Everyone experiences a bout of dry eyes every so often, but it is more common in laser vision correction patients. Some studies show that up to half of all LASIK patients experience symptoms of dry eye syndrome after surgery. While these symptoms are temporary, they can be challenging and uncomfortable.
Here, the team at Bochner Eye Institute explains the correlation between LASIK and dry eyes, and explains what can be done to soothe the discomfort.
Dry Eyes after LASIK
Because LASIK requires the creation of the corneal flap, the procedure interferes with some of the nerves in the cornea that are responsible for producing tears. When these nerves are affected, the cornea becomes less sensitive and the eye may not recognize that it needs moisture and lubrication. As a result, the body produces fewer tears, which leads to dry eye syndrome.
Dry eye syndrome can cause the eyes to feel dry, itchy or inflamed. It may cause eye redness, a foreign body sensation in the eye and sensitivity to light. These symptoms may persist for months or even years.
Dry eye isn’t always caused exclusively by LASIK. Many people that undergo LASIK already have dry eyes. In fact, dry eye symptoms may be a motivating factor to pursue LASIK. Regular contact lens wear can be uncomfortable due to dry eyes, and individuals that experience constant discomfort from lenses but do not want to wear glasses make excellent LASIK candidates.
Reducing Dry Eye Symptoms in LASIK Patients
Early detection and prevention are key to reducing dry eye symptoms in LASIK patients.
Most LASIK candidates are screened for dry eye syndrome prior to their surgery. Several tests can be performed to measure tear production and distribution and determine whether it is likely a patient will develop dry eye after surgery. A detailed medical and health history are also taken to determine whether there is an underlying condition, such as Sjgren’s syndrome, that can raise the risk of experiencing dry eyes after LASIK.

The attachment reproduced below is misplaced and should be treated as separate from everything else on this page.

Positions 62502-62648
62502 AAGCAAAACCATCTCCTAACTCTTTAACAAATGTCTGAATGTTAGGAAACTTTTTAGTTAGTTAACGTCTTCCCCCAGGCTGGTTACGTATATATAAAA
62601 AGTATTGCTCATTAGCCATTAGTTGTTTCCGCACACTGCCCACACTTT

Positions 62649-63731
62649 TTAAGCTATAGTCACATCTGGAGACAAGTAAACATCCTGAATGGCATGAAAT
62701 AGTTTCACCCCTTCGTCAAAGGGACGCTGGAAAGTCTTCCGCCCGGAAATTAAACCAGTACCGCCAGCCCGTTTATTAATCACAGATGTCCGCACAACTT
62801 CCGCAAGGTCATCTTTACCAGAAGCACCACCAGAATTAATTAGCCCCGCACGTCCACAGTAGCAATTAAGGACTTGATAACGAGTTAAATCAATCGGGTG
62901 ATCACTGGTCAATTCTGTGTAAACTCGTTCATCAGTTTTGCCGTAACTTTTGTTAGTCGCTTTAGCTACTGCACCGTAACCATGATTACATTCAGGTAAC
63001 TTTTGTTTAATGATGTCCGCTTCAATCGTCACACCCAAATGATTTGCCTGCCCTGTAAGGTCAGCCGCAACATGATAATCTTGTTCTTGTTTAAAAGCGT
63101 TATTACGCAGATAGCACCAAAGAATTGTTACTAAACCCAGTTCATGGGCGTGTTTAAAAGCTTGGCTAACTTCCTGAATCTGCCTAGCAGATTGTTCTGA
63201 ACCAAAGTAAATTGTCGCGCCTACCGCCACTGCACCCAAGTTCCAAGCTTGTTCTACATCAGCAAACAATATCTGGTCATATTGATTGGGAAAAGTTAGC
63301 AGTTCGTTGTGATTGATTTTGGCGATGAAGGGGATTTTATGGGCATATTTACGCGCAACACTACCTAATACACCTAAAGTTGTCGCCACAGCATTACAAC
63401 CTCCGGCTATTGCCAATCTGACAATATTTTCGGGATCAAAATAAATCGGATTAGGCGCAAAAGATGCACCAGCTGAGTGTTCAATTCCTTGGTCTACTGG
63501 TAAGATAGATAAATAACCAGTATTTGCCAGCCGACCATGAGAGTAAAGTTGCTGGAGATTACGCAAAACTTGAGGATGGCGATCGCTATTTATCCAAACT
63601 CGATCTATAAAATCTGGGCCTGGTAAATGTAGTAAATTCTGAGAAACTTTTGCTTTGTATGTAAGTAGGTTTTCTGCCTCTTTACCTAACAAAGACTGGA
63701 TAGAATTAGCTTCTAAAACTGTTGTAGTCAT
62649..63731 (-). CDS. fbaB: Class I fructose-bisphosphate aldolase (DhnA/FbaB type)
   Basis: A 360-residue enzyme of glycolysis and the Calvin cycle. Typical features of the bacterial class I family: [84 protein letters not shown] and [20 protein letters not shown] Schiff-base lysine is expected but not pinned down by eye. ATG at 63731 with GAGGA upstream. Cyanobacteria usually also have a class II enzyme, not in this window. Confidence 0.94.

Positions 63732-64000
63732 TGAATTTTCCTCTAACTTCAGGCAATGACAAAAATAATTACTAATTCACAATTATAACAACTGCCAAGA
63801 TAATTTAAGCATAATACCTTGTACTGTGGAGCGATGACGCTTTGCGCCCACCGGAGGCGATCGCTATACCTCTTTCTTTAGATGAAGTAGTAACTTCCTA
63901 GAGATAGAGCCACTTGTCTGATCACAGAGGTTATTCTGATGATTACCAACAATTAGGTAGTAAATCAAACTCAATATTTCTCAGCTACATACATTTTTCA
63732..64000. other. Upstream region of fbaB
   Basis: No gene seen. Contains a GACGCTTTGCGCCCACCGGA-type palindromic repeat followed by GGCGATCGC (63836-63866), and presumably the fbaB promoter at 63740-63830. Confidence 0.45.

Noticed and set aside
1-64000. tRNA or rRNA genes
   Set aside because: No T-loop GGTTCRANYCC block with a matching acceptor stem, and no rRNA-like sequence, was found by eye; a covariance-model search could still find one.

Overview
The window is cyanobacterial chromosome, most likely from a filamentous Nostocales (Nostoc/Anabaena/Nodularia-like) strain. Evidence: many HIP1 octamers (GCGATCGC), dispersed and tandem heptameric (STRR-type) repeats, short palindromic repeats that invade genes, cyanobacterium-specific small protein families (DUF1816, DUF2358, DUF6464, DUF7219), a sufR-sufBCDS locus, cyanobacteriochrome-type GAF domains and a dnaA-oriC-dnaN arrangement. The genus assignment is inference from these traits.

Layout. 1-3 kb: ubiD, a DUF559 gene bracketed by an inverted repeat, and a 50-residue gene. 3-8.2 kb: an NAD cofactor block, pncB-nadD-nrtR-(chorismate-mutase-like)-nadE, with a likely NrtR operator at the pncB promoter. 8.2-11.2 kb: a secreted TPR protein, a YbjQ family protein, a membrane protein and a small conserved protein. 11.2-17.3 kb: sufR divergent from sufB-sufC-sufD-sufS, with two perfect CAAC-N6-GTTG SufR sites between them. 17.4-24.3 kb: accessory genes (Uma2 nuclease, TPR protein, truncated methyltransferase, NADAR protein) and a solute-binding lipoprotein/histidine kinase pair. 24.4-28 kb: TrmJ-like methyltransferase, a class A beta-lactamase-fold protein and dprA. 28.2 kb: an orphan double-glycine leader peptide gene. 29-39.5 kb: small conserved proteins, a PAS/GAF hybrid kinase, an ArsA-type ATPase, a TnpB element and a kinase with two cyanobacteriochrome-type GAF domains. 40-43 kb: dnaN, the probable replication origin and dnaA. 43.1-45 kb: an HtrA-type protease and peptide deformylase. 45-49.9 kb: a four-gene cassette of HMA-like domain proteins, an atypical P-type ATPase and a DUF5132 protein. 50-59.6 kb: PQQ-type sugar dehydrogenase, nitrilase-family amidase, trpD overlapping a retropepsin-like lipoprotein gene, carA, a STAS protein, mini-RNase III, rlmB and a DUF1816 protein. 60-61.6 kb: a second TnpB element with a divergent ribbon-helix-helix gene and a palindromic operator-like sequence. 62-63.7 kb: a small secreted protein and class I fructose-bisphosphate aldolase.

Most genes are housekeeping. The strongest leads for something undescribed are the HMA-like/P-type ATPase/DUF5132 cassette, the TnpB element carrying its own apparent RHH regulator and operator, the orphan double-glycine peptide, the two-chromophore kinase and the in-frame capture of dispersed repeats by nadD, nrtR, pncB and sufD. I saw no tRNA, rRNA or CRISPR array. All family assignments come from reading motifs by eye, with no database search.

Patients that are very likely to develop dry eye may opt for an alternative vision correction procedure that does not involve the creation of a corneal flap. PRK is a good option for this demographic.
Special eye drops and anti-inflammatory medications can be prescribed for use before and after LASIK to stave off dry eye syndrome. Additional steps that can be helpful for maintaining adequate tear production before and after surgery include staying well-hydrated and taking fish oil or flaxseed oil supplements. In more advanced cases, punctal plugs can be placed in the tear drainage channels to increase moisture on the eye.
Bochner Eye Institute has established the Toronto Dry Eye Clinic to help diagnose and treat individuals that struggle with dry eye.
If you have additional questions about LASIK, dry eye syndrome or both, please call our office at 416-960-2020 to speak with a member of our team.